To improve sleep by reducing blue-light melatonin disruption, I wear night-glasses that filter short wavelengths (e.g. something like these). With these glasses on, both the top and bottom bars of this test image will appear visually identical:

RGB wavelength image. Bottom bar with zero blue value (Source: Personally derived from this public domain image and released to public domain)

But the colour spectrum you "see" while filtering the blue light will not appear to be either of these bars; instead some partially de-saturated hybrid of the two. I think this is probably due to a pervasive blue wavelength of the LCD back-light regardless of defined colour contrast.

However, there is something else odd going on. If I wear these glasses for several hours and then remove them for some reason - all the blue colours I should see will be muted, partially de-saturated or even interpreted as a shade of green for at least several minutes afterwards (I haven't stop-watched the effect). Freaky.


Why is this selective shift of colour perception occurring for a while after removing wavelength filtered glasses?

  • I presume that, like sunglasses, when you first put on the glasses you notice a difference. If you leave the glasses on for a while, is that difference still noticeable? If you take them off for a brief moment then put them back on, does it look weird again for a bit? – Amory Oct 30 '13 at 13:31
  • @Amory I'd need a spare day or two to throw my sleep schedule completely out of whack to get a wider range of information. What I already know from prior use is that depending on the underlying spectral mix, blue light sources will appear green, amber or an extremely dim brown while the wearing the glasses. To be expected; but the persistent interpretation of vivid blues as a greenish-cyan or a rather muted washed-out blue for approximately several minutes after removing physical filtration is the unusual thing. I have some ideas what might cause this, but I'd be speculating. – LateralFractal Oct 30 '13 at 22:38
up vote 2 down vote accepted

The short answer is you don't see light you see a reconstruction of your environment made by a learning organ, your brain adapts to changes in stimuli. Color in particular is tricky because there is no objective way for your brain to determine somethings color, it can only see the wavelength that reaches the eye which are affected by everything along the way including the color of your eye's tissues. Your brain adjusts to the filter, until it sees the colors it expects to see again. It does this by becoming less responsive to some signals, in the case of the glasses the colors in between certain ranges. when the glasses are removed the brain is still largely ignoring those signals and has to learn to accept them again in exactly the same way it learned to ignore them.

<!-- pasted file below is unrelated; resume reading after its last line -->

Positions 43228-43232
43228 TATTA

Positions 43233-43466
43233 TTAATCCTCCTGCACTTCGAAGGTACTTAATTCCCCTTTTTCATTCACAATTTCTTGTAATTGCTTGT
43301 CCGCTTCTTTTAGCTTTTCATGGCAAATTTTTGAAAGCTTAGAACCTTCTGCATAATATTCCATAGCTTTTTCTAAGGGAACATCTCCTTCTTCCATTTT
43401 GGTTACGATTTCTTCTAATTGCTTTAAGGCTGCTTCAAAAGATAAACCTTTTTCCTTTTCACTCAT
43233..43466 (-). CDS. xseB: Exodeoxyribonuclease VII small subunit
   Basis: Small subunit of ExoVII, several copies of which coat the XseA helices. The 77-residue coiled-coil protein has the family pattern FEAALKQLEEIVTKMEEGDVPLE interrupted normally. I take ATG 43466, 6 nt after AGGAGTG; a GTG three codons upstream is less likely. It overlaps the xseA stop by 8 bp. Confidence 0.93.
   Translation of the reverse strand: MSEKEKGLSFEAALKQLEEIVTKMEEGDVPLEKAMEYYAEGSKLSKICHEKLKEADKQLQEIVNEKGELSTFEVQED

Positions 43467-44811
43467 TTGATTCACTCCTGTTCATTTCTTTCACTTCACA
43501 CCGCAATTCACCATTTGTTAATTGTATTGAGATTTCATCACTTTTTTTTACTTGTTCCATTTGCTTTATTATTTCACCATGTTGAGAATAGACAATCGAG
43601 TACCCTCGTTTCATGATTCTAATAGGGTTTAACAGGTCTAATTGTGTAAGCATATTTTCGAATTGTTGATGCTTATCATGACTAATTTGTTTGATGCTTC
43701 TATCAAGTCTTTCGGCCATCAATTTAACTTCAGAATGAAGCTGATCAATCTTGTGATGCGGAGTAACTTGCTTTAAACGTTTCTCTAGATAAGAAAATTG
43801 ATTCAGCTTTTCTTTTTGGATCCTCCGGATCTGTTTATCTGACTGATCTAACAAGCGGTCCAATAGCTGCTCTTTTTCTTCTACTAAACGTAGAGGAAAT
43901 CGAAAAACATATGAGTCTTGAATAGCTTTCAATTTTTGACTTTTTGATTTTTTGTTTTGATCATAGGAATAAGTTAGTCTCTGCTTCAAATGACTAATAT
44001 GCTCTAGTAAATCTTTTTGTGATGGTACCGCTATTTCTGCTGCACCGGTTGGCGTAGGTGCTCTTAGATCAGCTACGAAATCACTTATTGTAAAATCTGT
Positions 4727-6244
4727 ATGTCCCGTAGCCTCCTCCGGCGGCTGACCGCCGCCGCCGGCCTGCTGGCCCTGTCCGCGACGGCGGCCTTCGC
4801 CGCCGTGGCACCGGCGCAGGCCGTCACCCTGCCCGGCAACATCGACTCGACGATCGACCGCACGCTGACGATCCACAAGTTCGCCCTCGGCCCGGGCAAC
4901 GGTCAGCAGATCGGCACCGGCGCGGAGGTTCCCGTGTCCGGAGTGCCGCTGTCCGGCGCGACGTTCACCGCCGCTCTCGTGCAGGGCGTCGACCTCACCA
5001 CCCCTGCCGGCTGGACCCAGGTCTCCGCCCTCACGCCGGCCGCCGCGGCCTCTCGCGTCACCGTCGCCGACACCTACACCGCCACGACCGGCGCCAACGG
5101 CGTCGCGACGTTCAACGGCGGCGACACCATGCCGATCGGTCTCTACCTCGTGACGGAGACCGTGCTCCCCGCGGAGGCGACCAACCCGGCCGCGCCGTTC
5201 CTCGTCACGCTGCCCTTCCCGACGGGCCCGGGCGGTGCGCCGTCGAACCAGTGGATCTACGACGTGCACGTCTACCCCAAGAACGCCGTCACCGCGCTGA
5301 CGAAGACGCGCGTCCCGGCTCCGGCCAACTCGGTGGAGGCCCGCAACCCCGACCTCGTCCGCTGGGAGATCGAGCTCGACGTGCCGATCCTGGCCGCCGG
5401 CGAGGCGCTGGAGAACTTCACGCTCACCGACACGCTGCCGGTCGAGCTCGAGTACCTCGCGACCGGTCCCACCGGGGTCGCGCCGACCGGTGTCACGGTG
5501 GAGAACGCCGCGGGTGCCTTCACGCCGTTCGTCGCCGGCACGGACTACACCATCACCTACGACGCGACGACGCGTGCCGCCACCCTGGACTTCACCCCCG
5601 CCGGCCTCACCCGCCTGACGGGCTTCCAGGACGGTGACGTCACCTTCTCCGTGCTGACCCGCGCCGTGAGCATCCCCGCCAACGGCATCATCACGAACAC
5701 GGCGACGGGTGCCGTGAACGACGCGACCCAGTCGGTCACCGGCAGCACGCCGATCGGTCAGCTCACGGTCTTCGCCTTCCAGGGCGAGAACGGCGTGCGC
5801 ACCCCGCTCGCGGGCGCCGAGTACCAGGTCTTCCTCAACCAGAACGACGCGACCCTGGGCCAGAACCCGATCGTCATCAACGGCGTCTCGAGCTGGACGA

You can do something similar with glasses that flip the visual field, (turn everything upside down). The work was done by This is a good article. Follow the link for more information. George M. Stratton, and after wearing the glasses eventually you start seeing things right side up again, then when you remove the glasses everything is upside down again, the brain has to again relearn to see right side up.

Wearing colored glasses forces the eyes to work harder to see the normal colors the way they are supposed to be seen. In other words, when you wear, say, green glasses, the sort that overwhelmingly turn everything green, the eyes are trying harder to detect all the colors that are not green, and to desensitize themselves to green.

So when you take the glasses off, your eyes have become used to disregarding green in favor of everything else. Anything green will look a bit washed out, until your eyes adjust. The effect is less pronounced or non-existent with grey or grey-green glasses.

This has been my experience. The exact mechanisms by which it happens? Can't say, don't know.

  • Welcome. Can you add resources to your answer? – AliceD Jun 19 at 11:52
  • John's answer is correct, in that the color adaption mostly happens in the brain and not the eyes. The eyes mainly adjust to light intensity (e.g. 'nightvision') – Nicolai Aug 8 at 15:17

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